Not giving up hope, I hunted in second hand photography shops in Ginza for something in M-mount variety, which I could use for the assumed purpose. I could not find anything below the said price level from Leica glass. The cheaper Elmarits were at the level of e-bay auctions, and Elmars commanded even higher price.

The fate brought me to a shop which existence I completely forgotten, even if I already bought something before. In a really small shop in backstreet in Ginza, I noticed an inconspicuous lens, which was quite cheap and its specifics were just appropriate. The description was Minolta M-Rokkor 90mm f4, and the price was a fraction of what Leica glass cost.


I investigated a little on the internet. I found out, that this is probably the only case in history, that a German company manufactured something for a Japanese brand. The glass was made by Leica for the join project with Minolta: Leica CL/Minolta CL. Its other branding is Leica Elmar-C 90mm f4. It has some nice reviews:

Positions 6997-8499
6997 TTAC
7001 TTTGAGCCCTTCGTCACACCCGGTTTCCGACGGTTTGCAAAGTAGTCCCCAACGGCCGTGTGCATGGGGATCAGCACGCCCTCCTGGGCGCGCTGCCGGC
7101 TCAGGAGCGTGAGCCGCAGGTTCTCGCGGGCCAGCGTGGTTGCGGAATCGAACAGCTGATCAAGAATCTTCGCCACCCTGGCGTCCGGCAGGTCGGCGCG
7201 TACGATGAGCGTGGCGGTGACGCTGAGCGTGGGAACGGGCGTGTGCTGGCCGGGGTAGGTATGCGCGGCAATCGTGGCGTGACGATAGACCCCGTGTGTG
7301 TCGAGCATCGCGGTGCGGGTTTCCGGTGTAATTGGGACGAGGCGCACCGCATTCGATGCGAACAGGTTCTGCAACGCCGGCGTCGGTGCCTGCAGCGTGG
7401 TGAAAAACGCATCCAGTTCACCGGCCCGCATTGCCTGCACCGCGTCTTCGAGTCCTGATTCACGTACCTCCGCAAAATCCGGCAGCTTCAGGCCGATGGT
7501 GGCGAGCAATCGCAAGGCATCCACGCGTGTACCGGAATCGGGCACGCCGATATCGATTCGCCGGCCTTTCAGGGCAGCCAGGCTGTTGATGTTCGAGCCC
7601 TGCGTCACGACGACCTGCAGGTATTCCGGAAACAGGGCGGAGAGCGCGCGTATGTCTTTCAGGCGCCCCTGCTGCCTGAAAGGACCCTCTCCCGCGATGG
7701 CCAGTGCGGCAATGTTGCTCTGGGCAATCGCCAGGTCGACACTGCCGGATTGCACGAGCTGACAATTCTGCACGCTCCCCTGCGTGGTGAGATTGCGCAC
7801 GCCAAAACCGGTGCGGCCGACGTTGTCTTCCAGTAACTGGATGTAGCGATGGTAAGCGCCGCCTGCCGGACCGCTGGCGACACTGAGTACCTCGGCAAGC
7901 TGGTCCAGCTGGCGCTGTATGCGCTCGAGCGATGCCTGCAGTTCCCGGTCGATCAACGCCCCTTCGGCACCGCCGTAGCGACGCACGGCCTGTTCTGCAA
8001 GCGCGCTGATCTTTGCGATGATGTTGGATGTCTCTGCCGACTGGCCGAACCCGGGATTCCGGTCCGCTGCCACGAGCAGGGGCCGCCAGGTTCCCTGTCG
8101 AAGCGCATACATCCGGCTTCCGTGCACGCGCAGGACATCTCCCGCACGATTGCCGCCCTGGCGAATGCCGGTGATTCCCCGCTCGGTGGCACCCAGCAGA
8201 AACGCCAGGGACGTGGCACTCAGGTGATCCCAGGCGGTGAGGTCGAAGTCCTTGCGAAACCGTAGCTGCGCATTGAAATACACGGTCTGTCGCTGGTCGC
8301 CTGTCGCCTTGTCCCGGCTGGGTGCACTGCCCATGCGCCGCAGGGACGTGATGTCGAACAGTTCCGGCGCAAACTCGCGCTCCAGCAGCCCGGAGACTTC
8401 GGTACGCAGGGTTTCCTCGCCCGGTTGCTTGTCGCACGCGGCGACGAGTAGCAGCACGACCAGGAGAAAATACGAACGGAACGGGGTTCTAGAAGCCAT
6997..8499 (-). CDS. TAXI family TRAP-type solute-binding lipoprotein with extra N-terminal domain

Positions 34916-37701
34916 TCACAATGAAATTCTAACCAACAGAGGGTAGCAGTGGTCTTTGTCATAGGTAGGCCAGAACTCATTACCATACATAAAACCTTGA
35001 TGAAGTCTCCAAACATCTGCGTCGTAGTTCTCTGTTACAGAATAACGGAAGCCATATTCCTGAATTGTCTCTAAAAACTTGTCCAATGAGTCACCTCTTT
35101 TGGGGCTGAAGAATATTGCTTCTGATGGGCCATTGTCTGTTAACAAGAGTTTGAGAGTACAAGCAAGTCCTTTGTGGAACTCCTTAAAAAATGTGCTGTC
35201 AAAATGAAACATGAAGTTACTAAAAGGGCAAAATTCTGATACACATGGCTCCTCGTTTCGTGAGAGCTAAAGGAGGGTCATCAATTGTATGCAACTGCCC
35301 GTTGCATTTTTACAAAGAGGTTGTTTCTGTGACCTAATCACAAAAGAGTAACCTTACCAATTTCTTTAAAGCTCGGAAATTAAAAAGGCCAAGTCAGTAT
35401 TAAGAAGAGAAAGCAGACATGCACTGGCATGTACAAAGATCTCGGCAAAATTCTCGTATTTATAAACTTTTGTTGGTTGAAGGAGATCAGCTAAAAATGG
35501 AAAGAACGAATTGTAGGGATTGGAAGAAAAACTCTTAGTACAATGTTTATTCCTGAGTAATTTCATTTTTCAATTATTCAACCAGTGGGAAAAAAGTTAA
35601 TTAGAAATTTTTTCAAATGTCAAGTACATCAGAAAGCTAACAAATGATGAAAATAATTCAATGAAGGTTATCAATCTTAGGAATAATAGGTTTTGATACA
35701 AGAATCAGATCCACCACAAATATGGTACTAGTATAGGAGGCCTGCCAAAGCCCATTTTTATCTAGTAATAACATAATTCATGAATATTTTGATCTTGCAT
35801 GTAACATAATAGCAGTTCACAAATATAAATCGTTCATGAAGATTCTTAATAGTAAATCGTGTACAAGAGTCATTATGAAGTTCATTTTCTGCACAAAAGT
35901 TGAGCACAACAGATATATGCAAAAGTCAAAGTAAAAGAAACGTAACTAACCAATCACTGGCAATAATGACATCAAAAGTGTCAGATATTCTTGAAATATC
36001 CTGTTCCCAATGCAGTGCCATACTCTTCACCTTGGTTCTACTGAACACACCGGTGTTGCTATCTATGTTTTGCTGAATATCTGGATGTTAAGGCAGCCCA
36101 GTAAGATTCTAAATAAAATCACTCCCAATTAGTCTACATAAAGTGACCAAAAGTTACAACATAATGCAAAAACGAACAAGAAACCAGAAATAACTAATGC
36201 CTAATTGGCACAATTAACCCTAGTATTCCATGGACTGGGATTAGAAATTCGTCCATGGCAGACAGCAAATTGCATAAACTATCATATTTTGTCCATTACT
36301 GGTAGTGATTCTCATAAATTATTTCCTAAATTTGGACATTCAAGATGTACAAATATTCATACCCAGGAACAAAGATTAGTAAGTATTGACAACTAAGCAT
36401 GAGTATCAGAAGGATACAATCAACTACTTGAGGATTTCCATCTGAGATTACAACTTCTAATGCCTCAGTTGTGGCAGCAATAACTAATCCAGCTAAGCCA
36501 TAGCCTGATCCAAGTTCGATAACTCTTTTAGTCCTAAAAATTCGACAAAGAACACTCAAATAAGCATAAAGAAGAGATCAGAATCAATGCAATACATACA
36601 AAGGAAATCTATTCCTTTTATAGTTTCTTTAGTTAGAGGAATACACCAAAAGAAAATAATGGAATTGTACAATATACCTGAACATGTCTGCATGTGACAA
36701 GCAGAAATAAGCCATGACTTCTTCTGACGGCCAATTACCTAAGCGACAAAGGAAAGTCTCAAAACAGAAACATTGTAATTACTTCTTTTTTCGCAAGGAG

I thought the specs are OK for the price and it is not a bad idea to give Rokkor a try.

The lens is diminutive for a 90mm lens. For X-Pro APS-C sensor, it is equivalent of 135mm, which is longer then traditional portrait lens, but I think it is still usable. The minimum focusing distance is 1m.

Here is the test "wall" picture:


Who knows, maybe I will be able to use it for some action as well, even if it is manual;-)

I saw some sports photos on Steve Huffs blog, which were shot with manual M-lenses, so it is perfectly possible.

Street shooting

The camera handles differently then any other camera I had used. The AF is really very slow. It is not that I shoot out-of-focus - it is that the camera often captures picture just after the subjects left the frame! It is necessary to prefocus it - but it also does not guarantee the camera will not start thinking before capture.